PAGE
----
Every saree that Sabiha Akond Rupa plans has a story, or a composition behind it, depicting her innermost feelings from everyday life
What started off as an idea during a trip to Sylhet, ended up becoming not just a notable saree brand in the country, but a platform that tells stories – stories of the person that designs them, and stories of those who weave them.
"It was late January in 2014 when I was going to Sreemangal with my friend Zakia. She often praised me for wearing sarees. During the trip, she suggested that I begin designing them," remembers Sabiha Akond Rupa, the founder of Menka.
Rupa learned a lot about the scarcity of brands in Bangladesh and the consumers' growing interest in imported clothes. She also spoke to her elder sister who is an entrepreneur.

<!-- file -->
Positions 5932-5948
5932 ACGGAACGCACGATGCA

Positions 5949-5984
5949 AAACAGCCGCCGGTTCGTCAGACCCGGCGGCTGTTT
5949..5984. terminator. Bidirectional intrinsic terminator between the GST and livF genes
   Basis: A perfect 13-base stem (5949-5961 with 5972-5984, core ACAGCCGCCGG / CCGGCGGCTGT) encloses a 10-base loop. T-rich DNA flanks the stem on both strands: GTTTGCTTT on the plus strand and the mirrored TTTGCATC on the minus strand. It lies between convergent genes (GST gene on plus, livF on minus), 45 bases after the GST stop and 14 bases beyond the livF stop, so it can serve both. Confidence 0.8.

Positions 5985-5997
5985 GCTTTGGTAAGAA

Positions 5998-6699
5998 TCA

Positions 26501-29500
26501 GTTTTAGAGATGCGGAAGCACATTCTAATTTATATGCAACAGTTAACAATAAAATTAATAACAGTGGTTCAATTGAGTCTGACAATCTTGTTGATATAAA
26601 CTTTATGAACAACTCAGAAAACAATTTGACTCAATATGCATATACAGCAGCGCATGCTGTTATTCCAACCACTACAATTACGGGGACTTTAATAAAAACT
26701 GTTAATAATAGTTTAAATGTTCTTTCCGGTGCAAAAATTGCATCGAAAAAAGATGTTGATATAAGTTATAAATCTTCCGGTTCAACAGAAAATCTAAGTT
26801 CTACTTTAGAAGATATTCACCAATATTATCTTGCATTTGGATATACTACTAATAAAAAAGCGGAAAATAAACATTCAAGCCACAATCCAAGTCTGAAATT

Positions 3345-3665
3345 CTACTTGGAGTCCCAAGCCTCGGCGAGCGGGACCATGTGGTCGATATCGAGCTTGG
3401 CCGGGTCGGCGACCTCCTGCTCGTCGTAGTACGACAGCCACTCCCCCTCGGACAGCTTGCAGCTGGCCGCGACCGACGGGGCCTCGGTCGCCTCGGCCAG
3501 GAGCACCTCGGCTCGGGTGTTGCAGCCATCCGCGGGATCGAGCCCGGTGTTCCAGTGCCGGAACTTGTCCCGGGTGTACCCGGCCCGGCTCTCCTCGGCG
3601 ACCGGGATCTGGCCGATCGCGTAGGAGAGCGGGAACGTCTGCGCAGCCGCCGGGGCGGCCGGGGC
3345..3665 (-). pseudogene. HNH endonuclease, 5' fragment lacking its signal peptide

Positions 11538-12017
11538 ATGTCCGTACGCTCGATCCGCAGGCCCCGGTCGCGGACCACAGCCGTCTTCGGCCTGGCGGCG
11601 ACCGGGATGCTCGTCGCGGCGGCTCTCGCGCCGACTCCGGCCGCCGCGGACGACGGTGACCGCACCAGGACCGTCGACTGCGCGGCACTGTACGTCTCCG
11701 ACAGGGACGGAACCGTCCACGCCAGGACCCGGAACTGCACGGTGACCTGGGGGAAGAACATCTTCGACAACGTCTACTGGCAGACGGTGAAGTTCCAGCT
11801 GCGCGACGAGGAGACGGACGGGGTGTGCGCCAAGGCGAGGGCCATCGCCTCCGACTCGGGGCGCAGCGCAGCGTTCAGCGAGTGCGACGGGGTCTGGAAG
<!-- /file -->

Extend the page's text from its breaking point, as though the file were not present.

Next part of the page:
"I always used to wear warm, earthy toned cotton sarees. I guess I had an advantage as both my mom and sister cherished designing, particularly my mom, who stitched intricate nakshi kantha designs," she said.
Her friend took her to Monipuripara where she saw many weavers assemble cotton sarees.
Awed by their work, she bought four sarees with the little money she had with her at that time. Later, she borrowed some money from her father and bought a few more.
Within the next two days, she opened her Facebook page and named it "Menka".
In Hindu mythology, Menka or Menaka is considered one of the most beautiful of the heavenly Apsaras.
She named her brand Menka so that whoever wears her simple, deshi, cotton sarees will think of themselves as the most beautiful women, and while wearing the sarees, they would be parading their most confident self.
Rupa wanted to revive the long-forgotten culture of Bangladeshi weavers through "Menka".
She felt that somewhere among western influence, our handloom artisans are getting lost and she wanted to help these people from the marginalised communities.
She believes that if we do not practice what we teach, we will never be able to pay back the ones who are giving service to our society.